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Parasit Vectors. 2013 Jun 20;6:187. doi: 10.1186/1756-3305-6-187.

Spatial and seasonal variation in the prevalence of Anaplasma phagocytophilum and Borrelia burgdorferi sensu lato in questing Ixodes ricinus ticks in Norway.

Abstract

BACKGROUND:

Understanding the variation in prevalence of Borrelia burgdorferi sensu lato (Lyme Borreliosis Spirochaetes, LBS) and Anaplasma phagocytophilum (causing tick-borne fever in ruminants and human granulocytic ehrlichiosis) in ticks is vital from both a human and an animal disease perspective to target the most effective mitigation measures. From the host competence hypothesis, we predicted that prevalence of LBS would decrease with red deer density, while prevalence of A. phagocytophilum would increase.

METHODS:

Based on a sample of 112 adult and 686 nymphal Ixodes ricinus ticks collected with flagging during questing from 31 transects (4-500 m long) corresponding to individual seasonal home ranges of 41 red deer along the west coast of Norway, we tested whether there were spatial and seasonal variations in prevalence with a special emphasis on the population density of the most common large host in this area, the red deer (Cervus elaphus). We used a multiplex real-time PCR assay for detection of A. phagocytophilum and LBS.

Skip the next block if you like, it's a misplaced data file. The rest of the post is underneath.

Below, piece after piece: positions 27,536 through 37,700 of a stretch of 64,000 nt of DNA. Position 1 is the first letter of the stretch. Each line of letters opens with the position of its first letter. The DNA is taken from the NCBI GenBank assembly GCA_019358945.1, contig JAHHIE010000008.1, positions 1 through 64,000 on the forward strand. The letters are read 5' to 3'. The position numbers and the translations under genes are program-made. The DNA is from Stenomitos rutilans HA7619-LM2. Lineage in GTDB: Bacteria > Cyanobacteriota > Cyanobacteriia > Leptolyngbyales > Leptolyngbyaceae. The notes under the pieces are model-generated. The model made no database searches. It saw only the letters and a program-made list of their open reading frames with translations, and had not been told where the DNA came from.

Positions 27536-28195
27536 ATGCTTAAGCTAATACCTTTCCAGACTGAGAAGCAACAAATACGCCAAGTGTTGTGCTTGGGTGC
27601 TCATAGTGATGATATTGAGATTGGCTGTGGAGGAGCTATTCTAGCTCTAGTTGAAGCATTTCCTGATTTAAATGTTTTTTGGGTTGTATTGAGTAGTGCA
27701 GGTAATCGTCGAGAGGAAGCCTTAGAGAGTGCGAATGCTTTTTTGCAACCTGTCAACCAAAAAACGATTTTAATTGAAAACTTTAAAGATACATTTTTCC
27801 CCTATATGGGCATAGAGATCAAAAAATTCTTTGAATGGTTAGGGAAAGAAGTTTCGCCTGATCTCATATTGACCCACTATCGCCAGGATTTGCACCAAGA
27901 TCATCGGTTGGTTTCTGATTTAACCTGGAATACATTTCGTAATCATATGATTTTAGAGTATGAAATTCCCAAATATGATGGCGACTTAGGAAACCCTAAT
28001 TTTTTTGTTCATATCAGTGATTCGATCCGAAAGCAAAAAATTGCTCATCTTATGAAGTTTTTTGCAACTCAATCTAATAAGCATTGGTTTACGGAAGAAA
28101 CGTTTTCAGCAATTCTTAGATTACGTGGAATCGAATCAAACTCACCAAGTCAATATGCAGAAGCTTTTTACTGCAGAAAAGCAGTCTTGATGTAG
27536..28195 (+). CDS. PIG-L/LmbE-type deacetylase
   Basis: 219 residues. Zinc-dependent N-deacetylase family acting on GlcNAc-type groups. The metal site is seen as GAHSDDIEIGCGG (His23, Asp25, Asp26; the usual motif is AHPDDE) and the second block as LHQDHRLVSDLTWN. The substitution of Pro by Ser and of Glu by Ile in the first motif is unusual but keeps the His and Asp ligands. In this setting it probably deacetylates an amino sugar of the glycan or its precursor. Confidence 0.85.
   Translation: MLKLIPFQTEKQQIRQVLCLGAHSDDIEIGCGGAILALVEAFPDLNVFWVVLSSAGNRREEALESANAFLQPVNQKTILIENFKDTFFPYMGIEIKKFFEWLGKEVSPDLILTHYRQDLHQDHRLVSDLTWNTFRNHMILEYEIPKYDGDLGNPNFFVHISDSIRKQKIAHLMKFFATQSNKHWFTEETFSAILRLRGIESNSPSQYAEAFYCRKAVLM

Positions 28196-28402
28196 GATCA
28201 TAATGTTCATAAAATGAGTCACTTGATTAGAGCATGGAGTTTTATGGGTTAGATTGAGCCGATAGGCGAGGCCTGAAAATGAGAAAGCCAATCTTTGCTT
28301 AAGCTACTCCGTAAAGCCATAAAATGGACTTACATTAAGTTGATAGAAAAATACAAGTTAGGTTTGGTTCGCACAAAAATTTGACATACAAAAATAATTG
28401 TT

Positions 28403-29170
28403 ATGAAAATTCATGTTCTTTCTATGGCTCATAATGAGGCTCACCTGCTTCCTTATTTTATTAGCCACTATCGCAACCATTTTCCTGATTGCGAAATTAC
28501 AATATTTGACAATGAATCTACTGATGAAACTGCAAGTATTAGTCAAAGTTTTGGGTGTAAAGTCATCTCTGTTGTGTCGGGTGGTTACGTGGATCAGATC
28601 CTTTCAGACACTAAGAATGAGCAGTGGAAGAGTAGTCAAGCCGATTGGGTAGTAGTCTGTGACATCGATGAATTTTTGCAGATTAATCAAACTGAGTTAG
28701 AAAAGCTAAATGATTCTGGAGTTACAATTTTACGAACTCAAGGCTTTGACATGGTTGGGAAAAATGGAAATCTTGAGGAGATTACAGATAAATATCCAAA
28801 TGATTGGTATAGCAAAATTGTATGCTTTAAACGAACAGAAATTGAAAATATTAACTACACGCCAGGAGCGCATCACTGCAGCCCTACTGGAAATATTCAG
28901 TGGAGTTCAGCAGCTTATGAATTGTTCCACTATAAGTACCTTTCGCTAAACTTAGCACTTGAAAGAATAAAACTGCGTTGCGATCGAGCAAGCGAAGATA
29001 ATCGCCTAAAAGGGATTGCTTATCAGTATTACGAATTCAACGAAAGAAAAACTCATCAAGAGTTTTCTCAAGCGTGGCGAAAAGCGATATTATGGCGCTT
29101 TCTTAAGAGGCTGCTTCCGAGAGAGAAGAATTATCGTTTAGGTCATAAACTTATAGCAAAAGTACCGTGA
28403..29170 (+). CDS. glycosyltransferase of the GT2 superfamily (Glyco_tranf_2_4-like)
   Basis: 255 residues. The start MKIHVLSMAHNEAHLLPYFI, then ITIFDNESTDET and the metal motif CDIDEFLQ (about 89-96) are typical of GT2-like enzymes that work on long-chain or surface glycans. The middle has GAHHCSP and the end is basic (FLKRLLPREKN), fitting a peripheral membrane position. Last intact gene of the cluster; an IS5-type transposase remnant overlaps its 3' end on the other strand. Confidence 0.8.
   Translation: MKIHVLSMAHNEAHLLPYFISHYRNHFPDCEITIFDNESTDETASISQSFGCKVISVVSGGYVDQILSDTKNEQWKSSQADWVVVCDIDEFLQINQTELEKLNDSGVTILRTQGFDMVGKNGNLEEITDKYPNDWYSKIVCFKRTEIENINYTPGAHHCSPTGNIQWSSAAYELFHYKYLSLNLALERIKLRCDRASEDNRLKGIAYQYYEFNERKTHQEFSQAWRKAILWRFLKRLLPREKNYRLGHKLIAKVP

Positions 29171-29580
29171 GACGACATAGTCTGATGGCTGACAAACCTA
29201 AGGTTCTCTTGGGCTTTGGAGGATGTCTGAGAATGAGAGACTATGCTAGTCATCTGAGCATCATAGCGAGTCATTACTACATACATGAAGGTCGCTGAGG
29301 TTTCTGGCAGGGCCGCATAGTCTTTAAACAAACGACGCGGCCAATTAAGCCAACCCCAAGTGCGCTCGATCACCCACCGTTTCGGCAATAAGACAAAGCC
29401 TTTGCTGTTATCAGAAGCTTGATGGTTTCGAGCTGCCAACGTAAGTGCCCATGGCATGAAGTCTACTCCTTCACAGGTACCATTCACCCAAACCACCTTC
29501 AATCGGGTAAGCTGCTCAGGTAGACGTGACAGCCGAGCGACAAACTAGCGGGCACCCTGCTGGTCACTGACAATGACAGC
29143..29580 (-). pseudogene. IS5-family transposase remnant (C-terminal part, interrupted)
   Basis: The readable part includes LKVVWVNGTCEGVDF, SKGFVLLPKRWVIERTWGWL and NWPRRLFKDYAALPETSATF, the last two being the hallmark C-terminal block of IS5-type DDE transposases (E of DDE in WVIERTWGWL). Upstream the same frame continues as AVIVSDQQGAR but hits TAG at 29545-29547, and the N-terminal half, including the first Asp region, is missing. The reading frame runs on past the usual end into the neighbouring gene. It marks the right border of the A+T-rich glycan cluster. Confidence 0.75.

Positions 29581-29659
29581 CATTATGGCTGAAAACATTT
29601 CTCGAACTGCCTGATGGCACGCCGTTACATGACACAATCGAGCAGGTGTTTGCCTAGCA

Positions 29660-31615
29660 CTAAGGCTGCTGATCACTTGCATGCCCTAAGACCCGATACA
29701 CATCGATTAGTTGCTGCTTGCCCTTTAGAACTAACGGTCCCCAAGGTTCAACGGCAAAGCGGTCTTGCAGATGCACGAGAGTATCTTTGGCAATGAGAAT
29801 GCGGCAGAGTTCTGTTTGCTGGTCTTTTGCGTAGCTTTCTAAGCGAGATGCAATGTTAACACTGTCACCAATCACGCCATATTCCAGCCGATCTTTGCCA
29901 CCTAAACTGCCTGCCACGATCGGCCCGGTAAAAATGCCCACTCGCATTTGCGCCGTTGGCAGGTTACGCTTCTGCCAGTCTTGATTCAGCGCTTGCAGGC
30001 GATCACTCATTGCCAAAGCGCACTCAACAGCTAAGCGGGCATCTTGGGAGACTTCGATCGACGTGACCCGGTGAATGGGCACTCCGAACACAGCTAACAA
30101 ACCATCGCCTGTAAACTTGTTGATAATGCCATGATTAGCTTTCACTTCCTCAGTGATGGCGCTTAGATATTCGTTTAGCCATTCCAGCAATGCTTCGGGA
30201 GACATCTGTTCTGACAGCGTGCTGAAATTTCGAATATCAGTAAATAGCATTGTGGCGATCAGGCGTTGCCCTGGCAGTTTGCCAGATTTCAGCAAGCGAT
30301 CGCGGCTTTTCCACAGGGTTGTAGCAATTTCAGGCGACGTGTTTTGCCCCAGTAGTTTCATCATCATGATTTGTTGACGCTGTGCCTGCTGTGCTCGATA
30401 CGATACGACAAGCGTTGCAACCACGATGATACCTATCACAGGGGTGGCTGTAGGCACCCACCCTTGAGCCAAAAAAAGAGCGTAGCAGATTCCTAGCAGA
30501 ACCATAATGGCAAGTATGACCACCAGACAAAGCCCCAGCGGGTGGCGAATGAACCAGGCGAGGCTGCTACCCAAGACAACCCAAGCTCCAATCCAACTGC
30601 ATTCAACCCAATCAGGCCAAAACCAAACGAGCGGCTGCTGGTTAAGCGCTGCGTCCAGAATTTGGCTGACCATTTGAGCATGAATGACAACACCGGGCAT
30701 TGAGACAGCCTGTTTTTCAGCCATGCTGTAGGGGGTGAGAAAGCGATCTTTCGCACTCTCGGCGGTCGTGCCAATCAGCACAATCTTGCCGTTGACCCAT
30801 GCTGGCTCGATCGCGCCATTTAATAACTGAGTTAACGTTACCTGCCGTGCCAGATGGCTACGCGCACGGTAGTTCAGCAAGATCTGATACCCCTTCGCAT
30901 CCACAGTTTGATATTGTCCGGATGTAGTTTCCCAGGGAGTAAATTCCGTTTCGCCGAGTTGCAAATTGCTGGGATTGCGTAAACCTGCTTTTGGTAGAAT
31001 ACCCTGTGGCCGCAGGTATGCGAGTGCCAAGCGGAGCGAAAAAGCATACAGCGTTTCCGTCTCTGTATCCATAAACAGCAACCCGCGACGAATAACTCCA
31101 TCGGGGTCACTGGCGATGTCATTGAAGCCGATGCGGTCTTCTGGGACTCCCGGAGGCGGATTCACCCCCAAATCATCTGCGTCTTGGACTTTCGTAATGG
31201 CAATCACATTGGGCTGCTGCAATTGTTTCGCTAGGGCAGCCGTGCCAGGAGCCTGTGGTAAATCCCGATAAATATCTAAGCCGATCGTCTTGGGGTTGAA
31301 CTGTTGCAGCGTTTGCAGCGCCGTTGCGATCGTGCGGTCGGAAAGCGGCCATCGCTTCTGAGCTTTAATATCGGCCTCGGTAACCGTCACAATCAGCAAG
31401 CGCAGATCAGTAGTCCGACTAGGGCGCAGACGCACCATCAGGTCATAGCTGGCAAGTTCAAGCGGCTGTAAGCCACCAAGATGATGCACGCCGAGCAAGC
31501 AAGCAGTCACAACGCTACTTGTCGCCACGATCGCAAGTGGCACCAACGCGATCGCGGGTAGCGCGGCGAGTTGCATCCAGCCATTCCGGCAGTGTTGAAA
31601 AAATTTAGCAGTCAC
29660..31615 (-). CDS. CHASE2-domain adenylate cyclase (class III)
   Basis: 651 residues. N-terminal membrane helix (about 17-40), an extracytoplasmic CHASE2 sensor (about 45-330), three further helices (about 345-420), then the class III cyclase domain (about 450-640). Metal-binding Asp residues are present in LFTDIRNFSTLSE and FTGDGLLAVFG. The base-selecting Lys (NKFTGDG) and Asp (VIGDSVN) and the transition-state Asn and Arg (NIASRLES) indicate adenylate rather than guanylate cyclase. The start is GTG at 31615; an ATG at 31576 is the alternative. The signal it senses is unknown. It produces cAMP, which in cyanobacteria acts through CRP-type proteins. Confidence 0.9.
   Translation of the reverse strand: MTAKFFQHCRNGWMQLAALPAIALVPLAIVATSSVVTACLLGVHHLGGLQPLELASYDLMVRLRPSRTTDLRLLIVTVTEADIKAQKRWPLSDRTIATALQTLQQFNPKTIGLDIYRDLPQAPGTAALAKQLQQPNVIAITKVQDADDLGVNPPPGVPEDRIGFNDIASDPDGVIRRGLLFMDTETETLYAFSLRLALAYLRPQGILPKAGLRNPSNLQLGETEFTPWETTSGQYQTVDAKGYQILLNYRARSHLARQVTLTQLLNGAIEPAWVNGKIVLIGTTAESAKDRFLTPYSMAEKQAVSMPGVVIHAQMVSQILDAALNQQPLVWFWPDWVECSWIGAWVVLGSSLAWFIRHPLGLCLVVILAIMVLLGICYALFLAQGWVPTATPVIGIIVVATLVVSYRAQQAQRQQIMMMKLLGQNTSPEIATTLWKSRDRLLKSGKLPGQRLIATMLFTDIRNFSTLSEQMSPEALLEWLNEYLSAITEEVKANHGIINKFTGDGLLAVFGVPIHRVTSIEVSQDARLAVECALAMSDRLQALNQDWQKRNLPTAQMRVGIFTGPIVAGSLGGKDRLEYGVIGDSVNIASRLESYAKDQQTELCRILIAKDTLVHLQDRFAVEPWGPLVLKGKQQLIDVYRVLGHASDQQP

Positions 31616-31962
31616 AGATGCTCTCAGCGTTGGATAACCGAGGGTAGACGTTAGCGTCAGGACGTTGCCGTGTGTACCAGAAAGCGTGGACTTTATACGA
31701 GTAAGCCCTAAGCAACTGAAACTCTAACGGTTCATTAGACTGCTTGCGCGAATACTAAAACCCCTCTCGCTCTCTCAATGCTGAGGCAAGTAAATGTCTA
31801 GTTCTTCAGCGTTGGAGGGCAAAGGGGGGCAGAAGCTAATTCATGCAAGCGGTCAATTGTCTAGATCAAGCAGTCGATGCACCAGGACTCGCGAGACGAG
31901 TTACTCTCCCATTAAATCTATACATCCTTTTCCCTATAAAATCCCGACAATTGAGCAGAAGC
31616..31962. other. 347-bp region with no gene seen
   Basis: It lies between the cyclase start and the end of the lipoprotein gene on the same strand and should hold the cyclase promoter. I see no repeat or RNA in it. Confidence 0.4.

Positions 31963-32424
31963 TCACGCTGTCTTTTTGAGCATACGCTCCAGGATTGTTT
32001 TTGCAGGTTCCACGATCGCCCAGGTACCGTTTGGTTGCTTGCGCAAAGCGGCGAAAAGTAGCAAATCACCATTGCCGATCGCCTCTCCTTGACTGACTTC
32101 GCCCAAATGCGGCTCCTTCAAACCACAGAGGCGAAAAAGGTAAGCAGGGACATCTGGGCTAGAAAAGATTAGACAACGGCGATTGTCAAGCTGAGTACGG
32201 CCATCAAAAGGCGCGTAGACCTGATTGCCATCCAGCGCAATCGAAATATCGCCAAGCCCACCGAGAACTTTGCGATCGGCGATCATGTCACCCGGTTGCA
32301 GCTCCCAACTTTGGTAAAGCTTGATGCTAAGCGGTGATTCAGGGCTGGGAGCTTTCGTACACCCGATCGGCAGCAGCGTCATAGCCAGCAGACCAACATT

RESULTS:

Prevalence of LBS was higher in adult female ticks (21.6%) compared to adult male ticks (11.5%) and nymphs (10.9%), while prevalence was similar among stages for prevalence of A. phagocytophilum (8.8%). Only partly consistent with predictions, we found a lower prevalence of LBS in areas of high red deer density, while there was no relationship between red deer density and prevalence of A. phagocytophilum in ticks. Prevalence of both bacteria was much higher in ticks questing in May compared to August.

CONCLUSIONS:

Our study provides support to the notion that spatial variation in host composition forms a role for prevalence of LBS in ticks also in a northern European ecosystem, while no such association was found for A. phagocytophilum. Further studies are needed to fully understand the similar seasonal pattern of prevalence of the two pathogens.

PMID:
23786850
PMCID:
PMC3691722
DOI:
10.1186/1756-3305-6-187
[Indexed for MEDLINE]
Free PMC Article
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